We obtain similar results with a daily analysis – music sentiment is associated with significantly higher contemporaneous stock returns, which subsequently reverse. Our results hold for both dollar and local currency returns, when excluding one country at a time to ensure that they are not driven by a specific country, and when excluding the 50 most-streamed songs per country to address the concern that Spotify suggests songs to users.

Our music-based sentiment measure also involves subjectivity, since the valence algorithm was initially trained based on experts’ opinion. However, the sentiment measure applies to songs all over the world, which increases comparability. While equivalent words in different languages have different meanings, music is less equivocal: as is often emphasized, “music is a universal language.” Mehr et al. (2019) study 315 cultures and find that they use similar kinds of music in a similar context, suggesting music has universal properties that likely reflect commonalities of human cognition throughout the world. Thus, a measure of song valence is likely to be applicable globally. Moreover, music captures ineffable emotions that a word-based sentiment measure cannot.

This paper is also related to studies investigating high-frequency proxies of sentiment using non-textual sources. Obaid and Pukthuanthong (2021) estimate sentiment in the U.S. through a sample of editorial news photos. Like them, we study a measure that may convey sentiment more effectively than words, but an audio rather than visual one. Our analysis also differs by considering an endogenous measure of mood, studying 40 countries, and analyzing equity fund flows and government bond returns in addition to stock returns.
Finally, our study is part of a new stream of literature using big data in finance. Music sentiment satisfies the three features of big data identified by Goldstein, Spatt, and Ye (2021). It is large in size, aggregating the listening behavior across all Spotify listeners with a country every day. It is high dimension, as a song has multiple characteristics that feed into its valence measure. It is also unstructured, requiring an algorithm to assess its positivity. All three features mean that music streaming is an aggregate measure of consumption available at high frequency, whose positivity can be assessed to form a proxy for national sentiment.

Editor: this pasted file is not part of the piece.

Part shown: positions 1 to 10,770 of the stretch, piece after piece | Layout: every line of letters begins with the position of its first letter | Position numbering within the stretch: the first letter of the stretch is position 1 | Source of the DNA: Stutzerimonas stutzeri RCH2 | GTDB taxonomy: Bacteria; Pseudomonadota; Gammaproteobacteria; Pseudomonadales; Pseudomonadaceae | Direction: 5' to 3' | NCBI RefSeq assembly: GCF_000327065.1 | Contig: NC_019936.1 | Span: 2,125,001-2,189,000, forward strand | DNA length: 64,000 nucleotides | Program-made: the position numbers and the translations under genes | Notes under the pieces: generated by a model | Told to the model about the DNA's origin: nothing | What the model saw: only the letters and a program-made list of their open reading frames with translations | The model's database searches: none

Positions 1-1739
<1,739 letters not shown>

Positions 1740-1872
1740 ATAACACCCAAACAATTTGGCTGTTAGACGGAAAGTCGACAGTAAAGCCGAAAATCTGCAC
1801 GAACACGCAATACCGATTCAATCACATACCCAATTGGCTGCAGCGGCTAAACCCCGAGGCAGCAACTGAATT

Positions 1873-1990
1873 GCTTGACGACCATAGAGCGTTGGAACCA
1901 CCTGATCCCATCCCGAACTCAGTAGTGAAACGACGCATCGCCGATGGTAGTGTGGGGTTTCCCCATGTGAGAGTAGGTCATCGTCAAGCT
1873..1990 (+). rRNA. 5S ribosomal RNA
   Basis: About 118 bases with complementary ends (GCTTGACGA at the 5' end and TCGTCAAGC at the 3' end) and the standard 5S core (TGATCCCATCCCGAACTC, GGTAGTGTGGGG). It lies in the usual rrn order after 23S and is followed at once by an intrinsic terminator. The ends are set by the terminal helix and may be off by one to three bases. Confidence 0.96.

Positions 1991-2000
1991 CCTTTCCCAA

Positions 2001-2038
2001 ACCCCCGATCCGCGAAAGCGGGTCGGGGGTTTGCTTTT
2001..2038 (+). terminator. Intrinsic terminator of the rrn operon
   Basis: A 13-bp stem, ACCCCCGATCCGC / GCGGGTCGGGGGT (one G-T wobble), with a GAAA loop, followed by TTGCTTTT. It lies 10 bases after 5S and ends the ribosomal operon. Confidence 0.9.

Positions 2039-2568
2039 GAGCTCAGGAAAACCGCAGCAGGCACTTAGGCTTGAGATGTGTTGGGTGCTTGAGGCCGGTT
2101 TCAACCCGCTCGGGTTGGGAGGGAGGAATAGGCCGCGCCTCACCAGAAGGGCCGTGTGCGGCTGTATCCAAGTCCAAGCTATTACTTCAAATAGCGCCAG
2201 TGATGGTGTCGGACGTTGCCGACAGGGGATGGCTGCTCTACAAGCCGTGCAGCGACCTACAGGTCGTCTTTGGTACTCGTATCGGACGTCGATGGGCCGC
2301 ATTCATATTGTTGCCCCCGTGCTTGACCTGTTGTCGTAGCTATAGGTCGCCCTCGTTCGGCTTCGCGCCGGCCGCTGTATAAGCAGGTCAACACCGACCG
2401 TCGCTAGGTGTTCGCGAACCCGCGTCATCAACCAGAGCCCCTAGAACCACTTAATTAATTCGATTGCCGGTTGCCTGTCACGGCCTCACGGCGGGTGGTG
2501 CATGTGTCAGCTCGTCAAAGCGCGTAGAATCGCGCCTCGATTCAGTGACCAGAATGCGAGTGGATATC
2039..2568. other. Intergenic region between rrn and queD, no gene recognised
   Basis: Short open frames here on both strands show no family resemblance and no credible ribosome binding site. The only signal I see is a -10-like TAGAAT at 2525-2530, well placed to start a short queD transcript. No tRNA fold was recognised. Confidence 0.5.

We observe that South American countries have a higher average SWAV, whereas Asian countries have a lower average SWAV. Fig. 2 plots daily SWAV over time for three countries: US, Brazil (which has one of the highest average SWAV), and Taiwan (which has one of the lowest). Although SWAV is persistent, it also exhibits variations over time that we can exploit to construct a music-based sentiment measure. The coefficient of variation (standard deviation divided by the mean) of daily SWAV is 5.5% when computed separately for each country and then averaged. The persistence of SWAV means that our music-based sentiment measure is based on changes in SWAV.

To match our music sentiment measure with stock market and macroeconomic data, we aggregate it at a weekly level to avoid non-synchronicity between the opening and closing times of the stock markets and the time of day that Spotify reports its daily statistics. Such non-synchronicity would lead to a daily measure of SWAV partially leading daily stock returns for some indices and lagging it for others. We define our sentiment measure as the weekly change in sentiment, both to control for country-level differences in the average level of sentiment, as shown in Figure 1, and also because we expect the change in sentiment to cause changes in stock prices.”